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The Jeffersonian cyclopedia;

a comprehensive collection of the views of Thomas Jefferson classified and arranged in alphabetical order under nine thousand titles relating to government, politics, law, education, political economy, finance, science, art, literature, religious freedom, morals, etc.;

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795. BEE, The Honey.—[continued].
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795. BEE, The Honey.—[continued].

How far northwardly have these insects been found? That they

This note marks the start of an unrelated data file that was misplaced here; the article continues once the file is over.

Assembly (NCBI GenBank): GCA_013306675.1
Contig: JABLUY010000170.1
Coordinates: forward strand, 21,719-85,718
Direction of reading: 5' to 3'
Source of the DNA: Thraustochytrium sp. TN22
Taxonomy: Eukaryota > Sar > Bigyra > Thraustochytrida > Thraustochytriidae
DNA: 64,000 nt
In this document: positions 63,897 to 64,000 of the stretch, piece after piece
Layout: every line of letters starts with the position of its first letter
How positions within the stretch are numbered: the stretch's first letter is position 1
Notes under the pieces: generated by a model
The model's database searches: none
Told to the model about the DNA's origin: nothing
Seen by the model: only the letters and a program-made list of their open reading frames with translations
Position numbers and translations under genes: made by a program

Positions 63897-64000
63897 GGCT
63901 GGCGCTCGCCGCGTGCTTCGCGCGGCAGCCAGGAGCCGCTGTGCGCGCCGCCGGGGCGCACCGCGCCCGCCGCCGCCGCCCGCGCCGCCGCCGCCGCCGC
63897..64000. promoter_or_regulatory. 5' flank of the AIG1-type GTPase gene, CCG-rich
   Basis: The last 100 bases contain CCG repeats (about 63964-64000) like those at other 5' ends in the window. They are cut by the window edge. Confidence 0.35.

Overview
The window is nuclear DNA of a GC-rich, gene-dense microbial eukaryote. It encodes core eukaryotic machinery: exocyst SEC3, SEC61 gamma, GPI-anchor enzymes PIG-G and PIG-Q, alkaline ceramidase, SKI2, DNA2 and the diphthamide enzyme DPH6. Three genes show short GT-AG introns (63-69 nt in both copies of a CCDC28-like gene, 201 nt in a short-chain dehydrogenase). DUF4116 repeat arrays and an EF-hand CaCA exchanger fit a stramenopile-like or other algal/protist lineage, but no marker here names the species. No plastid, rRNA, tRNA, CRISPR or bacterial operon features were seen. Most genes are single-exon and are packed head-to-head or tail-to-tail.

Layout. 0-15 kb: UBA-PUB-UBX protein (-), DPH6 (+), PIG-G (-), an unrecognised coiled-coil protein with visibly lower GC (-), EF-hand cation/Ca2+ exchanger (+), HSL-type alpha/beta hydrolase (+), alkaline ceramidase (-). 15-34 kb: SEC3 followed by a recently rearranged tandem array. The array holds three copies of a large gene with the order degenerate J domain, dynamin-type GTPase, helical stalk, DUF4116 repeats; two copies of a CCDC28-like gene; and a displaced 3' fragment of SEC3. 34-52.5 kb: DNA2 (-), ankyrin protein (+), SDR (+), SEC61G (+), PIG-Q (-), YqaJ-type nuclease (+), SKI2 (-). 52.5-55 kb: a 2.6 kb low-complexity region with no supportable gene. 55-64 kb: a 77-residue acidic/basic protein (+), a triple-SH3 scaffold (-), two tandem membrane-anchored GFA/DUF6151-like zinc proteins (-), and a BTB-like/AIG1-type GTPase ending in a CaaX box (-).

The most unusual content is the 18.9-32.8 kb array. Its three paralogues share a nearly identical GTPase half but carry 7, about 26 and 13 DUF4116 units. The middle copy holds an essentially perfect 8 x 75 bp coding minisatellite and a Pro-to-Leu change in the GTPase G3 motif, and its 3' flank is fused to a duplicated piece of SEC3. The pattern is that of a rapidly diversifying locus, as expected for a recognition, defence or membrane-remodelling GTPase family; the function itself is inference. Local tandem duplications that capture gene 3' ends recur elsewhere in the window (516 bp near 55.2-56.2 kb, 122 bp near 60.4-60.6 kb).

are unknown in Lapland, I infer from Scheffer's
information, that the Laplanders eat the
pine bark, prepared in a certain way, instead
of those things sweetened with sugar. * * * Certainly if they had honey, it would be a better
substitute for sugar than any preparation of
the pine bark. Kalm tells us the honey-bee
cannot live through the winter in Canada. They
furnish then an additional remarkable fact, first
observed by the Count de Buffon, and which
has thrown such a blaze of light on the field
of natural history, that no animals are found in
both continents, but those which are able to
bear the cold of those regions where they probably
Notes on Virginia. Washington ed. viii, 320. Ford ed., iii, 176.